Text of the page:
normally distributed) so that shocks can be represented
independently. Thus, non
-
autocorrelation and
normality of the distribution must be ensured first.



The impulse response functions for this study are given
as follows:

𝑖
𝑡
=

1
+

0
𝑤
1𝑡
+

1
𝑤

1𝑡

1
+

2
𝑤

1𝑡

2
+

+

𝑘
𝑤
1𝑡

𝑘
+
𝜇
1



𝑡
=

2
+

0
𝑤

1𝑡
+

1
𝑤
1𝑡

1
+

2
𝑤
1𝑡

2
+

+

𝑘
𝑤
1𝑡

𝑘
+
𝜇
2



𝑡
=

3
+
𝜖
0
𝑤
1𝑡
+
𝜖
1
𝑤
1𝑡

1
+
𝜖
2
𝑤
1𝑡

2
+

+
𝜖
𝑘
𝑤
1𝑡

𝑘
+
𝜇
3



𝑡
=

4
+
𝜏
0
𝑤

1𝑡
+
𝜏
1
𝑤
1𝑡

1
+
𝜏
2
𝑤
1𝑡

2
+

+
𝜏
𝑘
𝑤
1𝑡

𝑘
+
𝜇
4



𝑡
=

5
+
𝜃
0
𝑤
1𝑡
+
𝜃
1
𝑤

1𝑡

1
+
𝜃
2
𝑤
1𝑡

2
+

+
𝜃
𝑘
𝑤
1𝑡

𝑘
+
𝜇
5



The

effects

of

such

shock

upon

the

VAR

model

over

time

are

graphed

up

to

(
k
-
1
)

lags

with

its

confidence

band
.



A

second

set

of

IRFs

was

also

specified

for

local

oil

price

changes

whose

error

terms

were

represented

by


1
𝑡
,



1
𝑡

1
,



1
𝑡

2
,



,


1
𝑡

𝑘
.


The study covered the period 1991Q1
-

2010Q4. The
variables included in the study were:


oil prices of Dubai
Fateh

(DBOIL)
-

IMF


pump prices for diesel oil (DSOIL)
-

DOE


inflation rate (INF)
-

NSO


petroleum products sales (PPS)
-

DOE


fixed capital formation (FCF)
-

NSCB


total employed people (EMP)
-

NSO


Gross Domestic Product (GDP)
-

NSCB


There were some adjustments and estimations
made, such as:


oil prices of Dubai
Fateh

(DBOIL
);

and


quarterly data for petroleum product
sales


There were some adjustments and estimations
made, such as:


oil prices of Dubai
Fateh

(DBOIL
);


the first difference (
𝑌
𝑡

𝑌
𝑡

1
) of DBOIL and DSLOIL
was taken/used to represent change in world oil
price (D.DBOIL) and local oil price (D.DSLOIL); and


quarterly data for petroleum product
sales





Variables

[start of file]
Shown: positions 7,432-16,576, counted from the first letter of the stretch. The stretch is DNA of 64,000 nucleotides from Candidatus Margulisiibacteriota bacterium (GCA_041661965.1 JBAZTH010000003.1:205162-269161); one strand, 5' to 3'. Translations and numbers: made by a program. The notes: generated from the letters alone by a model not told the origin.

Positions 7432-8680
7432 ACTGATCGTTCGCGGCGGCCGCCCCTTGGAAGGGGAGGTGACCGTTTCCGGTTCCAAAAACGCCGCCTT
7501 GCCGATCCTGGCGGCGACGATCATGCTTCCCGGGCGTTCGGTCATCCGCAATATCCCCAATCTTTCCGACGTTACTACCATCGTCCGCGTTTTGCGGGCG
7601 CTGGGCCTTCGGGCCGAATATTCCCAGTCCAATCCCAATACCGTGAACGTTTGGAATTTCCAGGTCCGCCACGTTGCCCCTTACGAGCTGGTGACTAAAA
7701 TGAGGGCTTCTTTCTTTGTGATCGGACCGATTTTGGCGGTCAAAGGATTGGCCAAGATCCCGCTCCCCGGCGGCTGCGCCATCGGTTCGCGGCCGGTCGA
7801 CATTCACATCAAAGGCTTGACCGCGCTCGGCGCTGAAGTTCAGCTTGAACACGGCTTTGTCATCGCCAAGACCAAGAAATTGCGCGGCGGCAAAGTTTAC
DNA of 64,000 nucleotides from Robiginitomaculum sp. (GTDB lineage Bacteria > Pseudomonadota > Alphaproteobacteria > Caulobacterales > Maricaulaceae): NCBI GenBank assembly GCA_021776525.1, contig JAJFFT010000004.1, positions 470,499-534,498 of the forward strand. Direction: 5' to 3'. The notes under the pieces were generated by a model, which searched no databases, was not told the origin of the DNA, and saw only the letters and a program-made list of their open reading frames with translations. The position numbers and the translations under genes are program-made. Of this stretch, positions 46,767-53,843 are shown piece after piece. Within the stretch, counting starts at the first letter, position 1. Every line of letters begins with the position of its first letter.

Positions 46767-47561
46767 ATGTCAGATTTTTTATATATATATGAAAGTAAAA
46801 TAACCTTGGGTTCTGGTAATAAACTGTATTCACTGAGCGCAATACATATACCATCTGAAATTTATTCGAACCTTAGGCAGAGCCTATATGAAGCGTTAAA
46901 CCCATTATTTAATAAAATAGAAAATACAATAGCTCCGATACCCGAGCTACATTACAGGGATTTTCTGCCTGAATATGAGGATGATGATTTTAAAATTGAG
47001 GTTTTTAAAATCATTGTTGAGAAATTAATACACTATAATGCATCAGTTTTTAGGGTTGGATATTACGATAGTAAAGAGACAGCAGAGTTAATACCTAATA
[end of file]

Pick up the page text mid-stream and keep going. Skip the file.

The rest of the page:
Augmented Dickey
-
Fuller tests

Level Form

Optimal
Lag
length
a



t
-
stat



p
-
value





d.dboil
b

1

-
10.505

0.0000*

stationary

d.dsloil
b

2

-
5.982

0.0000*

stationary

PPS

2

-
2.684

0.0769

nonstationary

INF

2

-
6.143

0.0000*

stationary

EMP

2

-
0.488

0.8943

nonstationary

FCF

1

-
2.603

0.9814

nonstationary

GDP

2

0.398

0.9814

nonstationary

a
Optimal lag length was determined through sequential search method.

*
represents significant at 5% level.


a

Optimal lag length was determined through sequential search method.

b

Adjusted using first difference (
𝑌
𝑡

𝑌
𝑡

1
) to represent

𝑌
.

c

Adjusted using fourth seasonal differencing (
𝑌
𝑡

𝑌
𝑡

4
).

d

Adjusted using detrending approach.

* represents significant at 5% level.





Variables

Augmented Dickey
-
Fuller tests

Adjusted Variables

Optimal
Lag
length
a



t
-
stat



p
-
value





s4.pps
c

1

-
3.522

0.0075*

stationary

s4.fcf
c

1

-
3.487

0.0083*

stationary

detrend_emp
d

1

-
3.156

0.0227*

stationary

s4.gdp
c

(with drift)

1

-
2.511

0.0072*

stationary


According
to the
Akaike

Information Criterion
(AIC
),
the optimal lag length for
the first VAR
model was
three (3
) while the second was two.



The initial reaction of inflation was positive that may be